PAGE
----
Weathertop was first in the short-lived fortress series, whose stated intent was “to provide DMs with extremely detailed overviews of individual towers, castles, citadels, and other fortifications of particular note”. It’s also the best, though that’s probably my love for all things Arnor talking. I was so excited when it hit the stores back in ’87 that I ignored most of my college assignments that week, and spent time in my dorm room penning an adventure that would require decent characters to steal the Master Stone of the North against their will. The fortress modules cover an amazing abundance of detail in short space that I remain surprised only four were published; three will be covered in these retrospectives.
What can be said about Arnor’s bastion? It was everything: the realm’s greatest stronghold, home of the High Seer and chief palantir, and strategically situated on holy ground — all, of course, tragically gone after the Witch-King’s army demolished it in 1409. When I first saw Peter Jackson’s Fellowship of the Ring and the hobbits were camping at the circle of stones, I thought of what those stones used to be, and got immediate chills. There’s potent history here, and the rocks are full of it. The module even traces back to the sacred times of the First Age when the hill was an astrological holy site for the Edain, though the treatment is understandably brief; the focus of the fortress series is on architecture rather than history. For the Third Age, the tower garrisons and civilian populations are detailed for all relevant periods, in particular the military forces supplied by each of the sister kingdoms (Arthedain, Cardolan, and Rhudaur) when Arnor split in 861, and possession of the hill was hotly contested.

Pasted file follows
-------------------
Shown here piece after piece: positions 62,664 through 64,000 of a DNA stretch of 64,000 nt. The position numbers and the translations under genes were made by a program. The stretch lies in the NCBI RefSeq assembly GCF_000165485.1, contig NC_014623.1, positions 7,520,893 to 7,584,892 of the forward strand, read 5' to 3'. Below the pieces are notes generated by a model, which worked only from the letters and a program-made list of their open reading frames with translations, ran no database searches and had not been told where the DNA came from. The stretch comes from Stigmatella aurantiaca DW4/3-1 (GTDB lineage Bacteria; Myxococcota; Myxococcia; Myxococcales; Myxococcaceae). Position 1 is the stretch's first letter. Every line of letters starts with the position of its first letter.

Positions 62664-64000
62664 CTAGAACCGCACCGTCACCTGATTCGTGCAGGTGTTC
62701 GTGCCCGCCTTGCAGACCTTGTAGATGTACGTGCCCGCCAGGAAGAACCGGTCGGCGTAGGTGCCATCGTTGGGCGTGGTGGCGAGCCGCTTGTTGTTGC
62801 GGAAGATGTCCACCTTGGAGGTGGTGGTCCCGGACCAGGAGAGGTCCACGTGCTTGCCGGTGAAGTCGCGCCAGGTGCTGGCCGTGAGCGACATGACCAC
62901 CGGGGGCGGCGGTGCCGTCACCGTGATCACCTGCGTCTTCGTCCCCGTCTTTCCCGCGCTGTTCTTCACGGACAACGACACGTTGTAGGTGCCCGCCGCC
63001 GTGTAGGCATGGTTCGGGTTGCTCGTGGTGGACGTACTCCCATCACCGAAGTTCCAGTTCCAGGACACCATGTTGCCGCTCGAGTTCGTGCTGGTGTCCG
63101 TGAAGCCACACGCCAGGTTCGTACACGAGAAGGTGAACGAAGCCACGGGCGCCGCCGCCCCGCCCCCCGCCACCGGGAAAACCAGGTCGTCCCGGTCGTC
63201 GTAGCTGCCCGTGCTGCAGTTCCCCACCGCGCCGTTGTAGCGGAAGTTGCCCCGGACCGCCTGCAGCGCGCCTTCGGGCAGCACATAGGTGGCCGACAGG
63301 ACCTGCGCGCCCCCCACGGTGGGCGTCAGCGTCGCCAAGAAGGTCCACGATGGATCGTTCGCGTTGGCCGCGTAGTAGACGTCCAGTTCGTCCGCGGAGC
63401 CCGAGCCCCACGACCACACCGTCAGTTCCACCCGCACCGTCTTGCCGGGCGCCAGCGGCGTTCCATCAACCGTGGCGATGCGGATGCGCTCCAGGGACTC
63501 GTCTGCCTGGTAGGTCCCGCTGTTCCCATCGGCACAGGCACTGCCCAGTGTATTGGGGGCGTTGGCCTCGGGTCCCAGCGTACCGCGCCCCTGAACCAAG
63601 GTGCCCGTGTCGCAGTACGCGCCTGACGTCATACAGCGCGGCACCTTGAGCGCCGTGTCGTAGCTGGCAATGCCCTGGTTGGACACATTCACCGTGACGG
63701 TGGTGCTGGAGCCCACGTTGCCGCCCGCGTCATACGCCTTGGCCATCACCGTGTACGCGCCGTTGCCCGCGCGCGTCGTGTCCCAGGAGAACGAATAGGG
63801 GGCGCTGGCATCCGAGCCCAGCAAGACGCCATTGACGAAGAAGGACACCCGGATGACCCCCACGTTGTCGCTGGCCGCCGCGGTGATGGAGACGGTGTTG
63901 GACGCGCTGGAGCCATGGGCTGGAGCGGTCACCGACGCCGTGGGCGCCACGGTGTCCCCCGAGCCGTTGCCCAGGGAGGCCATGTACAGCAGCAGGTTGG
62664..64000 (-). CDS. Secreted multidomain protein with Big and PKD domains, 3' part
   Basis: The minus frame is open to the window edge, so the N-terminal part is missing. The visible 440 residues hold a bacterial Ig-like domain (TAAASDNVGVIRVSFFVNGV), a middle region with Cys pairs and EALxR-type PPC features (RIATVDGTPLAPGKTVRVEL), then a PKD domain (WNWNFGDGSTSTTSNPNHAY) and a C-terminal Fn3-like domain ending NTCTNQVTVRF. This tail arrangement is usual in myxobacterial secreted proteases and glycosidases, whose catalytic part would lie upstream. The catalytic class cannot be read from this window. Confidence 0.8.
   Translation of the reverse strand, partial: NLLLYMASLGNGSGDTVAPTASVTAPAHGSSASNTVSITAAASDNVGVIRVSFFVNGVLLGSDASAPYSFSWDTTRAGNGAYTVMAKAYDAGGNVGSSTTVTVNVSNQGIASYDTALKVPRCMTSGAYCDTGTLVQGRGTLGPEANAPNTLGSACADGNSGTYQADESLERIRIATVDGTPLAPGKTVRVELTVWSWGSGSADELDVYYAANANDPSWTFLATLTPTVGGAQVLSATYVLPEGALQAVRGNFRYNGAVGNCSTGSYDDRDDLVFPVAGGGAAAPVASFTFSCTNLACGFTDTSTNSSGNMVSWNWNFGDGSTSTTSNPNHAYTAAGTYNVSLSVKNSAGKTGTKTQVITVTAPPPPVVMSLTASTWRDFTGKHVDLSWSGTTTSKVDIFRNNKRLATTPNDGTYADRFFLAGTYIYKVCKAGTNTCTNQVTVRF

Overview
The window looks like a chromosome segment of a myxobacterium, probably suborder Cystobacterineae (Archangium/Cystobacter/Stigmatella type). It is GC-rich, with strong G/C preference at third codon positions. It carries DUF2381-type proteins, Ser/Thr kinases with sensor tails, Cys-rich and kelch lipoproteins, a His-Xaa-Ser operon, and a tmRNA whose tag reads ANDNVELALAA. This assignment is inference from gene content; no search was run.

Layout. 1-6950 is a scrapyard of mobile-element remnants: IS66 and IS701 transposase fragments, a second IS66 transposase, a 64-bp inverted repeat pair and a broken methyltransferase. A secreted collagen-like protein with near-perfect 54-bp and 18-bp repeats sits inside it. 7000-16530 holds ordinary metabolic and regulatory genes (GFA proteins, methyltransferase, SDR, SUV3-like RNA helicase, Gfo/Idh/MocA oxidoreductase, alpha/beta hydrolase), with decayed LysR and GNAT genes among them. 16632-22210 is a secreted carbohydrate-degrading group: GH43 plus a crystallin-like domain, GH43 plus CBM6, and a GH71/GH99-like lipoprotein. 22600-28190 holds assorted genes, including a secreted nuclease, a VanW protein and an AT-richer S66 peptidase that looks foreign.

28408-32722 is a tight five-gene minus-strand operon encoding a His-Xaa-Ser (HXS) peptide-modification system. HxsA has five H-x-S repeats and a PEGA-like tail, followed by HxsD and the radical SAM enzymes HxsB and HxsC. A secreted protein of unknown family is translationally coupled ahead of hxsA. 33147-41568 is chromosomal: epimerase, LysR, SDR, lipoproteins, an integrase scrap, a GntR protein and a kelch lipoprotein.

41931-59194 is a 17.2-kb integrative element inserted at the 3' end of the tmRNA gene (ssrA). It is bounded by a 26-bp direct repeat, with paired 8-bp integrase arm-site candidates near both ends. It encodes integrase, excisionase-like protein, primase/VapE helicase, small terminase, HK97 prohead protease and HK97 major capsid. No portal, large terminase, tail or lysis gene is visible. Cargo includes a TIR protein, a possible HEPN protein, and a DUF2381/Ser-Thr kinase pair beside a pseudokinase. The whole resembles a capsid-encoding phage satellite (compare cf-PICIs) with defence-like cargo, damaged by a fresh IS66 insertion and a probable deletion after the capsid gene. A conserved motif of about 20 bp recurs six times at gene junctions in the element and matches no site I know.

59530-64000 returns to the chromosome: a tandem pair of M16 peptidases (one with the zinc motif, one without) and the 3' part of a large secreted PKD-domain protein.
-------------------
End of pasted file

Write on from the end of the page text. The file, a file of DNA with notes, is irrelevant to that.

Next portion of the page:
The layout of Weathertop is breathtaking, I believe the most thorough treatment of any stronghold put out by ICE with the exception of Dol Guldur. The critical part is of course the tower, and all rooms on all fourteen levels are fully detailed and even given artistic representations so you can tell just at a glance the function and contents of each room. In addition to guard halls and guest chambers are the armories, libraries, alchemical hall, sage’s hall, warden’s chambers, king’s chambers (for when he visits), and the seer’s chambers which contain the holiest of holies, the Hall of the Stone. The outer defenses are covered just as diligently: the lower and upper gates, the prison tower, bastions and watches, stables and smithies. It’s rare to see this level of detail in any gaming product.
The only weakness to Weathertop is no one’s fault, just historic fate. It doesn’t exist after 1409, which constrains the time period. The earliest setting for any characters I DM’d for was the Kin-Strife… but that didn’t stop me. I just ended up geasing my best friend’s Greyhawk characters to pay a visit to Middle-Earth on the eve of the Second Northern War and steal Weathertop’s palantir. It was a hell of a ride, and I don’t think he thanked me for it.
History & Culture Rating: 3
Maps & Layouts Rating: 5+
Next up: Thieves of Tharbad.